Here are a couple more small news items in my “superstar effect” series. The first shows the superstar effect within cities. It’s a piece about how Chicago’s Lurie Children’s Hospital, one of the best in the country, is growing at the same time other hospitals in the area are cutting back on beds and services for children.
As smaller area hospitals close or consolidate their pediatric wards, Lurie Children’s Hospital is doing the opposite: launching a high-profile fetal surgical center—one of only a few in the world—and, separately, beginning a $51 million project to add 48 beds for critically ill kids and newborns. Meanwhile, executives are gearing up to pitch a second expansion phase to the board later this summer.
Lurie’s pedal-to-the-metal approach stands in stark contrast to what’s happening at many community hospitals, most recently Mount Sinai Hospital on the West Side. Among those sitting on the wrong side of a decades-long shift in pediatrics toward high-end specialty care for complicated cases—and cheaper outpatient care for everything else—Sinai announced in June that it will close its 24-bed children’s ward due to lack of demand. The Chicago area has lost 140 children’s beds over the past four years, by Lurie’s count.
Meanwhile, the Streeterville-based powerhouse keeps growing, reporting an 8 percent increase in 2016 operating revenue, to $922.5 million. Five years ago, it opened a shiny new lakefront campus—adjacent to Northwestern Memorial Hospital, Northwestern’s Feinberg School of Medicine and the new Shirley Ryan AbilityLab—and it is now luring big-shot faculty from the nation’s best children’s hospitals. “We’ve really created a crown jewel of an academic medicine center,” says Lurie COO Michelle Stephenson.
Here again we see the absolute best getting stronger while everyone else declines.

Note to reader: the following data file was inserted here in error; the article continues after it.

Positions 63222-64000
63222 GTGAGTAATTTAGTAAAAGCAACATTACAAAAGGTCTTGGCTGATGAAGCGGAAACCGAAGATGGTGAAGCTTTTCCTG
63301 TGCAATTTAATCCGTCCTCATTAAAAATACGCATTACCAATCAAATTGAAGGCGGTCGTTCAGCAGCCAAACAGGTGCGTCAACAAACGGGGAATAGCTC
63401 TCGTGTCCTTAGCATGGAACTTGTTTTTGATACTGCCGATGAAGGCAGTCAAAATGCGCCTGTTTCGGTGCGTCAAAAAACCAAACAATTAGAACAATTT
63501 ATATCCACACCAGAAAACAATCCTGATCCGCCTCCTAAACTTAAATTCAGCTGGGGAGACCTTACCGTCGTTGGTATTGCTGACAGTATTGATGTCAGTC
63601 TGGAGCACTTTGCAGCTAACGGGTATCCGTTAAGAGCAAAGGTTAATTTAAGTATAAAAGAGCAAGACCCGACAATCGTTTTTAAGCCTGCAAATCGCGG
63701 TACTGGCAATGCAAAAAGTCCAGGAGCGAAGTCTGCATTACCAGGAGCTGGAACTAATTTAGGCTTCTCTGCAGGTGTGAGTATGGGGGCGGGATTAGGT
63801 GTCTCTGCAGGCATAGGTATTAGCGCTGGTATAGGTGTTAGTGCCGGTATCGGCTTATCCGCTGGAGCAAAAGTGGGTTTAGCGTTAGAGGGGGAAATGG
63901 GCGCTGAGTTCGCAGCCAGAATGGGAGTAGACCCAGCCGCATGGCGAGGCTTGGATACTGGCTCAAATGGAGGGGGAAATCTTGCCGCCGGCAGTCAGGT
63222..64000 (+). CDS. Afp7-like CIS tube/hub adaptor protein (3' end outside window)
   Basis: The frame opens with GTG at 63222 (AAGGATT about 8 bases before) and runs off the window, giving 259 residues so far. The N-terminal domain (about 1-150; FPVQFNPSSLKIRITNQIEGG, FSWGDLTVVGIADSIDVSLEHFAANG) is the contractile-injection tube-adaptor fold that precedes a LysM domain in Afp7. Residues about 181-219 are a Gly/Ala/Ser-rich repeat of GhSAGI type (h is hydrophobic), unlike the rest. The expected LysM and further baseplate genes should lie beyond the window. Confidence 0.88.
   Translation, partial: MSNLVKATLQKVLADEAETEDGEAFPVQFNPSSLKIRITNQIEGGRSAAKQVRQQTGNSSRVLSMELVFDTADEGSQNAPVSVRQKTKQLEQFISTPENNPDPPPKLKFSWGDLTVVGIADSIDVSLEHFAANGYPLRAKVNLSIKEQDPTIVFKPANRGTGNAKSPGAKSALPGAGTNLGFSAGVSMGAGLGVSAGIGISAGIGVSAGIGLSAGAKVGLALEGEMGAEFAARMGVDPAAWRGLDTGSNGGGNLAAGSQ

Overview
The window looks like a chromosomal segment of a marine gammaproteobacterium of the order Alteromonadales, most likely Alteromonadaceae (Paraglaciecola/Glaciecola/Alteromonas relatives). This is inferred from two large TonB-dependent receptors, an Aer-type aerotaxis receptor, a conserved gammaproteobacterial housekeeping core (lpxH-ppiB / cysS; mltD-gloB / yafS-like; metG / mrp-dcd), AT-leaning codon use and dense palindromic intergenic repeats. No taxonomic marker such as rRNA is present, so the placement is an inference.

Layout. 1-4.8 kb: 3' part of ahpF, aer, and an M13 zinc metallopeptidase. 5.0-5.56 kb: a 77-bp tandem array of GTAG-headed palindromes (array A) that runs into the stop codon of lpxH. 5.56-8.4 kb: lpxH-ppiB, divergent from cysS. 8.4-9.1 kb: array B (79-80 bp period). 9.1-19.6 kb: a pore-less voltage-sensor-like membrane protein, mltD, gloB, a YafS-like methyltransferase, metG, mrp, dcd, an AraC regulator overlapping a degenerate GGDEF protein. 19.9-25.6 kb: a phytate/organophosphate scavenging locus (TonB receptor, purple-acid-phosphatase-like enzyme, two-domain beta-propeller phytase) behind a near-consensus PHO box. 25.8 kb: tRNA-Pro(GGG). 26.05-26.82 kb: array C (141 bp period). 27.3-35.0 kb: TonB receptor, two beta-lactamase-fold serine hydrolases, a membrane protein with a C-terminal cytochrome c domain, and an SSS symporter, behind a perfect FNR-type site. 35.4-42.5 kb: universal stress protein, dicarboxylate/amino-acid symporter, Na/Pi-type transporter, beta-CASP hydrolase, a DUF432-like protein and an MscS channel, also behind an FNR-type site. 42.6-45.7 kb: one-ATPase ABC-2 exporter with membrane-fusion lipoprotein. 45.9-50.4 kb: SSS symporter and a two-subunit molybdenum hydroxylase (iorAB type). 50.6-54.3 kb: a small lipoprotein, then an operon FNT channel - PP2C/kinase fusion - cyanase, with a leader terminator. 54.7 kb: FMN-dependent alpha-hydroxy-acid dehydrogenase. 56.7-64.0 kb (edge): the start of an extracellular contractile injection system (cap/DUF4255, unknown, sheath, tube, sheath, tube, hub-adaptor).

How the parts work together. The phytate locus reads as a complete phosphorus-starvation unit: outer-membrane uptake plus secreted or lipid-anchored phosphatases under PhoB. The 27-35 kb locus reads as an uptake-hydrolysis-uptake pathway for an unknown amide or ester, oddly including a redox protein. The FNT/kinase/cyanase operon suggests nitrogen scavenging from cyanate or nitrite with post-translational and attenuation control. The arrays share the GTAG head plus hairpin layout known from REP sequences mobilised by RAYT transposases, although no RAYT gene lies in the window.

The second piece is also out of Chicago. It’s about how Japanese pharmaceutical firm Takeda is shrinking in Chicago while expanding in Boston.
Over the past two years, Takeda has also gradually moved its global research and development and vaccine business units, which were headquartered in Deerfield, to Cambridge. As many as 600 Deerfield-based R&D employees and 150 vaccines employees were required to relocate as a result, sources say. A spokesman declines to confirm that number or say how many employees made the move.
The shift to Boston reflects a global consolidation in business operations and the need to be close to the nation’s top biotech talent. Takeda first established a presence in Cambridge in 2008, when it purchased Millennium Pharmaceuticals for $8.8 billion. The smaller Cambridge-based company, which manufactures a type of chemotherapy used to treat the blood cancer multiple myeloma, changed its name to Takeda Oncology in 2013. In January, Takeda acquired another Cambridge-based cancer drug maker, Ariad, for $5.2 billion.
“We are committed to our Deerfield location as it is home to our commercial organization, the largest of the three business units,” the company said in a statement. “In addition to our sales and marketing teams, medical affairs and clinical operations teams also work out of the Deerfield site.”
Here we see the key R&D functions getting sucked into the Boston region, where biotech has been consolidating for some time. However, you’ll note sales, marketing, and other business functions – areas where Chicago excels – are remaining in Deerfield.
This last story is very aligned with the findings of a new study from Boston Consulting Group’s Chicago office called “Four Imperatives for Well-Being in Chicago.” They note that Chicago has underperformed on GDP relative to coastal cities. One reason is that the highest productivity workers, like pharma R&D, are more coastally based, whereas Chicago’s knowledge workers are high value, but not the highest value in many cases.
Finally, in other Chicago news, Bon Appetit magazine just named Chicago its “restaurant city of the year.”